Methinks you worry too much. Common chemicals for B & W printing aren't really that smelly, although the acetic acid in most stop baths is easily detectable. Venting to the general basement area will probably be more than sufficient although it shouldn't be much work to run a flexible vent pipe to a basement window. It probably wouldn't be very hard to rig it so that you could feed it through the window when necessary and then remove it and close the window at other times.

    Floating some plastic sheeting (the stuff from the dry cleaner's) on the liquids in your trays also cuts down on odors and prolongs the life of the chemicals.

    The above assumes that your darkroom use is occasional and not for extended periods of time. If you're there all day, you'll probably want to get more serious about ventilation.

    Konical
     
  13. ChuckP

    ChuckP Subscriber

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    If you vent to the basement you might want to put some fans in or near the open windows to help the air flow. Just your normal house fans.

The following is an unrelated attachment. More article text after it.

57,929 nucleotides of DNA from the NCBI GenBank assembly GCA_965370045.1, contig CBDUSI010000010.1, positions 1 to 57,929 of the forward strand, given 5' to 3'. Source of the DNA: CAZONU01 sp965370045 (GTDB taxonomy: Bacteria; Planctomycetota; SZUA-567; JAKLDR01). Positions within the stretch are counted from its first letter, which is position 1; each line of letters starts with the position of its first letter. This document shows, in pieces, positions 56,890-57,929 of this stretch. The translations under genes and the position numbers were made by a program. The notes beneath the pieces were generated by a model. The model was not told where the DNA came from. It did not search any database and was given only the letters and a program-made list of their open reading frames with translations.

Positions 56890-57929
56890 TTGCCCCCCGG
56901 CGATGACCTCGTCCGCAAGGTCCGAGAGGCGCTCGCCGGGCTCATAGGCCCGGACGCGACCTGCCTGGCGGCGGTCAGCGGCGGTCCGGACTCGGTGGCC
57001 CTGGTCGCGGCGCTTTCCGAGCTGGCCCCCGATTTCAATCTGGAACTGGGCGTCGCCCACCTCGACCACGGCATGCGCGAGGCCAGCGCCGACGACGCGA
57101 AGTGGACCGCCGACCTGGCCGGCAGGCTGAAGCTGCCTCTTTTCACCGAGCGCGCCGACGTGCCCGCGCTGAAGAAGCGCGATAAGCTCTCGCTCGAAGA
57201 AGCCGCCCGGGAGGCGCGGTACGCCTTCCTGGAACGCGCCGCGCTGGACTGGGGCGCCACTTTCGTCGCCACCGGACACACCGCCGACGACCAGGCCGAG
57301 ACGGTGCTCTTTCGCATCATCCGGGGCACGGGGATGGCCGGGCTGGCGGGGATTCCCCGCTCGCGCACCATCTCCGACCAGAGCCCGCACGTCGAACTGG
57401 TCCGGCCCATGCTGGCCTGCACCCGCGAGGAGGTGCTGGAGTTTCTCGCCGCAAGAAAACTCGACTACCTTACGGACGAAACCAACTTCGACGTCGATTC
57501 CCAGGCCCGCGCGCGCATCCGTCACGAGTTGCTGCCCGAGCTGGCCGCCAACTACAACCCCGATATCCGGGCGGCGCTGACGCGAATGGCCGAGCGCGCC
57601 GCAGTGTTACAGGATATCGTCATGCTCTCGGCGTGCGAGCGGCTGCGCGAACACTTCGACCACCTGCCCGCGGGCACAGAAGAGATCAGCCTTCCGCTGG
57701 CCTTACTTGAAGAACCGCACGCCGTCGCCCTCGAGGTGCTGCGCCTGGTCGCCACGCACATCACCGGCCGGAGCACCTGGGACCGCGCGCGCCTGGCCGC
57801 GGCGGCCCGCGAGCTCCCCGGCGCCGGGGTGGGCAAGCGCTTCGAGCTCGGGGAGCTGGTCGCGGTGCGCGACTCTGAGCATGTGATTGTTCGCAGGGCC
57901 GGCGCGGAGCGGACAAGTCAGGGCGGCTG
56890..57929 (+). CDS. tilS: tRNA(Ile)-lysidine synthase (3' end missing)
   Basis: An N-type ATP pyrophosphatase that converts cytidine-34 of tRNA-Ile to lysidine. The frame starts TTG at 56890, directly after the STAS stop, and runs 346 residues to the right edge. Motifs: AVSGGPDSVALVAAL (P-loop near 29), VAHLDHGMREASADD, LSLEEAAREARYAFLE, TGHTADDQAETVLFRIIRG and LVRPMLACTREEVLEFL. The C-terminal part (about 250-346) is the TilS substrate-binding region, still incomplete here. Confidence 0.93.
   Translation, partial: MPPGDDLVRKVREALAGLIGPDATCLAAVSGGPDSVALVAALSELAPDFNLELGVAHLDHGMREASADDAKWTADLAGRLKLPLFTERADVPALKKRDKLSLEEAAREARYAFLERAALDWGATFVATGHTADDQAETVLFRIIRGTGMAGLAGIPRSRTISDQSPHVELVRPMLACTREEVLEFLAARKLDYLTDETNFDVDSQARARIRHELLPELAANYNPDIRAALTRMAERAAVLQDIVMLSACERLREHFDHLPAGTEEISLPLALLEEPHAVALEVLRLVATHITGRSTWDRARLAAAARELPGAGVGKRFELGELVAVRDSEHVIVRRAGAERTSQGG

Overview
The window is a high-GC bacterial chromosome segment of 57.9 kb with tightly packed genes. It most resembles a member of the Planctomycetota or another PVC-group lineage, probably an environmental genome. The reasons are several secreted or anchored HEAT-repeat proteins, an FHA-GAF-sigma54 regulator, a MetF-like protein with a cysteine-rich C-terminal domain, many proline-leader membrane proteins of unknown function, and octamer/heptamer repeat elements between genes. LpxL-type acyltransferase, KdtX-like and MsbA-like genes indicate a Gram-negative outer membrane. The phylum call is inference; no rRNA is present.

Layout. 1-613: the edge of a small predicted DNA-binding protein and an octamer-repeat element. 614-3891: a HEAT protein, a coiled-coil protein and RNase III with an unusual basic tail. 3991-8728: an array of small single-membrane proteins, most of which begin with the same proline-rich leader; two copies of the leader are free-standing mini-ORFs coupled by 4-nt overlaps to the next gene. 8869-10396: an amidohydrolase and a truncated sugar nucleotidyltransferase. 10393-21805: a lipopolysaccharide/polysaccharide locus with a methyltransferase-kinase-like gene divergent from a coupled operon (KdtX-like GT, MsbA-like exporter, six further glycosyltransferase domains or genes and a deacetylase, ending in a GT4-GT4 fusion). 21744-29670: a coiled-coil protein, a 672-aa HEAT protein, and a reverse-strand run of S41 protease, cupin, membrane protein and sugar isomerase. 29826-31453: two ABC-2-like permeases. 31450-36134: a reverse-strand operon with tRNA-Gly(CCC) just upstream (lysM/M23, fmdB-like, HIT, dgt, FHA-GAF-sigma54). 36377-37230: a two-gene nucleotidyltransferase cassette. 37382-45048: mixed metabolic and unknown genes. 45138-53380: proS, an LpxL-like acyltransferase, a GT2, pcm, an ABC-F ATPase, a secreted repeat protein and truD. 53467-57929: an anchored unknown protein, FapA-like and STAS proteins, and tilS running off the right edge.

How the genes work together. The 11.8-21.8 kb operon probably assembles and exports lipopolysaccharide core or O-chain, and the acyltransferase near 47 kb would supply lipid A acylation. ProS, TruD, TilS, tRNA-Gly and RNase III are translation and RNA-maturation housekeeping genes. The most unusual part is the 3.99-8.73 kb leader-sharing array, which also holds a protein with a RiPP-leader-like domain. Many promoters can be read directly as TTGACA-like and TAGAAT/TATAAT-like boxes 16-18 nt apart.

14. jp80874

    jp80874 Subscriber

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    Monophoto: Let me add Parkinson’s disease to cancer. I suggest reading “Portrait of Myself” by Margaret Bourke White. In chapter 30 she goes through the agonies of Parkinson’s disease and alludes to others in her field with that and/or cancer. I believe Edward Weston’s death was attributed to breathing the chemicals as well as putting his hands in them. I think a little worry at this time might avoid a lot of pain later.

    Macy: When air is pulled out of a box by a fan, new air has to come it to take it’s place. Ask where this air will come from? You don’t want the source to be close to where the exhaust is. Re-circulating the same air doesn’t solve the problem. You do want to filter dust and dog hair out of the incoming air or your negatives will.

    I believe Ilford & Kodak suggest replacing the air in your darkroom at least six times a minute. Kodak offers a small paperback book on building a darkroom. My copy is on loan now so I can’t give you a page reference. The book is often available on eBay.